Crude-oil futures traded higher Friday as a 220,000 ton cargo ship blocked the Suez Canal for a fourth straight day and efforts to dislodge one of the world’s largest container vessels from the critical trade waterway have proved unsuccessful.
The narrow canal is a crucial chokepoint for Persian Gulf oil and uncertainty about how long it will take to remove the tanker have complicated the near-term outlook for energy assets.
On top of that, energy traders are struggling with extended business lockdown in parts of Europe to combat the coronavirus pandemic, implying less demand for energy products.
Those two events have been whipsawing crude prices, which have been vulnerable to headline news after both the U.S. and international benchmark oil contracts fell into correction earlier this week, defined as a drop of at least 10% from a recent peak.
“The market is up again as traders in a change of heart decided that the Suez Canal blockade is actually becoming more significant for oil flows and supply deliveries than they previously concluded,” wrote Paola Rodriguez Masiu, Rystad Energy’s vice president of oil markets.
“The oil market is swinging wildly from gains to losses and gains again this week, a clear sign of the uncertainty that the Suez Canal blockade and European lockdowns are creating,” Masiu said.
West Texas Intermediate crude for May delivery CL.1,
It’s unclear how long the Suez Canal blockage will remain but some experts are predicting weeks rather than days. “This now looks like it will take a few weeks,” Anoop Singh, the Singapore-based head of tanker analysis at shipping broker Braemar ACM, was quoted by the Wall Street Journal as saying.
An estimated 10% of total seaborne oil trade passes through the Suez Canal which connects the Red Sea with the Mediterranean Sea.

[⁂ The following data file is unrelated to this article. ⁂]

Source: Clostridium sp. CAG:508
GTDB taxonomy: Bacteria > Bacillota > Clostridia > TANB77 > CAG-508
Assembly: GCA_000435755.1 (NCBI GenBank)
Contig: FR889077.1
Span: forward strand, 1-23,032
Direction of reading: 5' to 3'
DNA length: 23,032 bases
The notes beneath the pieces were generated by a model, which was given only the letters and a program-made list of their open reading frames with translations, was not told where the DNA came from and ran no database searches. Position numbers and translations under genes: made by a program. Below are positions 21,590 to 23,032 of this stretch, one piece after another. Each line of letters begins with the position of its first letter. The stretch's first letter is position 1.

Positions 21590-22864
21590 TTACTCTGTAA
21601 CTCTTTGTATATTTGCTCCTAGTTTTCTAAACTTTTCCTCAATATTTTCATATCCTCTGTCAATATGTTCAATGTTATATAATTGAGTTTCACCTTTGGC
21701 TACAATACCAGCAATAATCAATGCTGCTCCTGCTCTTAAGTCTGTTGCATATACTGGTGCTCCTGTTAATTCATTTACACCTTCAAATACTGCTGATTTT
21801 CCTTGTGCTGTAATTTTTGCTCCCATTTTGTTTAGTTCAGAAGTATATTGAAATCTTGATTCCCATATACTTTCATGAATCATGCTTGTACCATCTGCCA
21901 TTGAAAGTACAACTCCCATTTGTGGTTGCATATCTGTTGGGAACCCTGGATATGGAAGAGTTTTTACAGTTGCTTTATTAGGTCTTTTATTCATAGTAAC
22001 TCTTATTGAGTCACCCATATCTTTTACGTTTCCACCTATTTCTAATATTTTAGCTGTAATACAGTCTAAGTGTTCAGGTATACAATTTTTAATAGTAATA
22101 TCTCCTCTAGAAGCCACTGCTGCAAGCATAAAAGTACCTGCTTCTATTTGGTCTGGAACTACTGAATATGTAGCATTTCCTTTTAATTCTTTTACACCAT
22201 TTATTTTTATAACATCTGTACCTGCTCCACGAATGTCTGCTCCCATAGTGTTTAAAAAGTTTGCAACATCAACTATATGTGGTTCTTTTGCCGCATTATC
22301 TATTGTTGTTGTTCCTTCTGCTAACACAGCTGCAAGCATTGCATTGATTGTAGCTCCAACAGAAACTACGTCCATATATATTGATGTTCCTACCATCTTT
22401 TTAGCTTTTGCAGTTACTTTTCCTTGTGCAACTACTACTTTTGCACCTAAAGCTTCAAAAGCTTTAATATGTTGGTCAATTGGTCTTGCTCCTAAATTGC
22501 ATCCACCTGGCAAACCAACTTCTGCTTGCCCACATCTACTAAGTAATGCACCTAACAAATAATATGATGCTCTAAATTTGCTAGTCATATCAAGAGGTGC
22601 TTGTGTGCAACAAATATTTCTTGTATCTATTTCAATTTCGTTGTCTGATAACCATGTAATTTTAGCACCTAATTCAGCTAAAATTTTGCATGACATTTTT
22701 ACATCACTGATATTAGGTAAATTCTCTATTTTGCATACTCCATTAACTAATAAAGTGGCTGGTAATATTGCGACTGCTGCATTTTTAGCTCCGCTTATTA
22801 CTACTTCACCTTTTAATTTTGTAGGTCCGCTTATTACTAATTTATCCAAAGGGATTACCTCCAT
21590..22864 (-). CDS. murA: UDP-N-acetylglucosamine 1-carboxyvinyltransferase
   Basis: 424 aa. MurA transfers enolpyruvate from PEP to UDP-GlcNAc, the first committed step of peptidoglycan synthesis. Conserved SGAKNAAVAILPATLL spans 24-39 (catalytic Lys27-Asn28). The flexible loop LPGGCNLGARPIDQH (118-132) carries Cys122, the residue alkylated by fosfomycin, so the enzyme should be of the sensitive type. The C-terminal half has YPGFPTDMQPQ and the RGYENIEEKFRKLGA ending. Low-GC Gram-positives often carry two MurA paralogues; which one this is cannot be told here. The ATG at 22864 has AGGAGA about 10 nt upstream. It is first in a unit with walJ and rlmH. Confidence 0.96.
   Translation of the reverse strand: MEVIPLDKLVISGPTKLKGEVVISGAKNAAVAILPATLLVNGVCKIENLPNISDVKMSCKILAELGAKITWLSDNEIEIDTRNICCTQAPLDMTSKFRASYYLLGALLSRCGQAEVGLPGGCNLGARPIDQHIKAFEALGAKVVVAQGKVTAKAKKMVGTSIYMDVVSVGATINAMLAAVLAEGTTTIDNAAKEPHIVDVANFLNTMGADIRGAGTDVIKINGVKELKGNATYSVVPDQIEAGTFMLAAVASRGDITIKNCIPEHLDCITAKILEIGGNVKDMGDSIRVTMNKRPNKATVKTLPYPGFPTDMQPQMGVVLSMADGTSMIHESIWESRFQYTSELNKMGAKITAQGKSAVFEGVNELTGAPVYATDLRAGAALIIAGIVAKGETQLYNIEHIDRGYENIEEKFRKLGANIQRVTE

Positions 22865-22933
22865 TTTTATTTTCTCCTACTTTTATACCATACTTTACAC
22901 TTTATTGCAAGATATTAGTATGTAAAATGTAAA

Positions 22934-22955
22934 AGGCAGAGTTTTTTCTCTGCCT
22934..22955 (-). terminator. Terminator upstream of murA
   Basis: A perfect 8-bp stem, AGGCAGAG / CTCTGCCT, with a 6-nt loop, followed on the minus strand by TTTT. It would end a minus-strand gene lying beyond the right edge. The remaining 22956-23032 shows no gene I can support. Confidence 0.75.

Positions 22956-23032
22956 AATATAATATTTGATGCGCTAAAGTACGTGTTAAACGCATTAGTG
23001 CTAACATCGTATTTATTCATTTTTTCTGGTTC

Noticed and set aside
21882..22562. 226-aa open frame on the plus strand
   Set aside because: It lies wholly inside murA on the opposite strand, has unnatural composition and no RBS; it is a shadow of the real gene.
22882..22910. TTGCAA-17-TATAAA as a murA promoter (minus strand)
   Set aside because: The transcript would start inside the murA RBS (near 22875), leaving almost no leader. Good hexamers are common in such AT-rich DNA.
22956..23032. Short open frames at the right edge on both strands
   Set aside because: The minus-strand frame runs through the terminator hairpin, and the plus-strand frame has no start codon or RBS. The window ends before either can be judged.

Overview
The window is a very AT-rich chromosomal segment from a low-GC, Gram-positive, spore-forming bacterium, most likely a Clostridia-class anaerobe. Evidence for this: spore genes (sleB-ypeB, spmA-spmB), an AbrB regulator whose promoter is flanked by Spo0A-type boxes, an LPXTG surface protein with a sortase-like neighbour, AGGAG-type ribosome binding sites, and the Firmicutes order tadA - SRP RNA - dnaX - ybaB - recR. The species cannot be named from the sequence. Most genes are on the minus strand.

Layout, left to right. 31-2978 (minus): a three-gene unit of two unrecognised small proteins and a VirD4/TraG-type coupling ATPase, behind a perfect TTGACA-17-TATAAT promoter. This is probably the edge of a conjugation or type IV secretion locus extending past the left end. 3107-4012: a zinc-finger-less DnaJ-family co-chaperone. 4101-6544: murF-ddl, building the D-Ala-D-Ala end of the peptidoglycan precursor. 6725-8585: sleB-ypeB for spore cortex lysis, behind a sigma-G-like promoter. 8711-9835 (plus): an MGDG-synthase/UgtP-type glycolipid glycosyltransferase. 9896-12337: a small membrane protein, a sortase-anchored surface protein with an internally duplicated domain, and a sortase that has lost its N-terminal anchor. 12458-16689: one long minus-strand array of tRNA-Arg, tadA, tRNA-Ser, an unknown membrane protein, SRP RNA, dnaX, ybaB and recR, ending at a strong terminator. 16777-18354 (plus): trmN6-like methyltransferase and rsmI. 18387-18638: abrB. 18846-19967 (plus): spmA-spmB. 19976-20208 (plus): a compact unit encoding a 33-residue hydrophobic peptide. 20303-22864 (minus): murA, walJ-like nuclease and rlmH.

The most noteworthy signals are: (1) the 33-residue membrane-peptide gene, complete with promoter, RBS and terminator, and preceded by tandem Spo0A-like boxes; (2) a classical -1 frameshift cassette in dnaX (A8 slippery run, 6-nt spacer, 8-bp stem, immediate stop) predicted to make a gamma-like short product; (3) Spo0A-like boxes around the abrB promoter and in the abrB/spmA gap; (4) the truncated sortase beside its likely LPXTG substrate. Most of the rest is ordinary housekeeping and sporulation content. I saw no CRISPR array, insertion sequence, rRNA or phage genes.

Reuters reported that the owner of the MV Ever Given container ship, Shoei Kisen, denied speculation that it could be removed as early as Saturday night, which would have set the stage for downdraft in energy prices.
The blockage has disrupted the flow of oil through the canal but for the week, WTI crude was still on pace for a loss of 0.7%, while Brent crude edged down by 0.2%, based on the front-month contracts.
The mishap “will not have a major impact on global oil benchmarks, even if the blockage continues for weeks because oil stockpiles are simply too high for supply to become a major concern for the market right now,” Tyler Richey, co-editor at Sevens Report Research, wrote in Friday’s newsletter.
The Energy Information Administration on Wednesday reported a fifth straight weekly rise in U.S. crude inventories, which current stand at nearly 503 million barrels — about 6% above the first-year average for this time of year.
Given ample supplies, traders have focused on the “deteriorating fundamentals due to European lockdowns and the subsequent revisions lower for consumer demand estimates for the medium term,” said Richey.
Still, in a note dated Friday, analysts at Goldman Sachs view the decline in prices as “far overshooting the shifts in oil fundamentals.” They expect a return of lockdowns for most of the European Union region through April, but said the impact on transportation will likely remain modest.
Goldman Sachs expects global demand to accelerate by 4.5 million barrels per day into the third quarter compared with the first quarter, though that’s 800,000 barrels per day lower than its previous forecast.
The analysts also expect a “slower ramp-up” in production from the Organization of the Petroleum Exporting Countries and their allies, together known as OPEC+, this spring to “help offset” both slower emerging market and European Union demand recovery and higher Iranian exports, “with global demand still set to increase sharply through the summer.”
Rounding out action in the Nymex energy market, April gasoline RBJ21,
April natural gas NGJ21,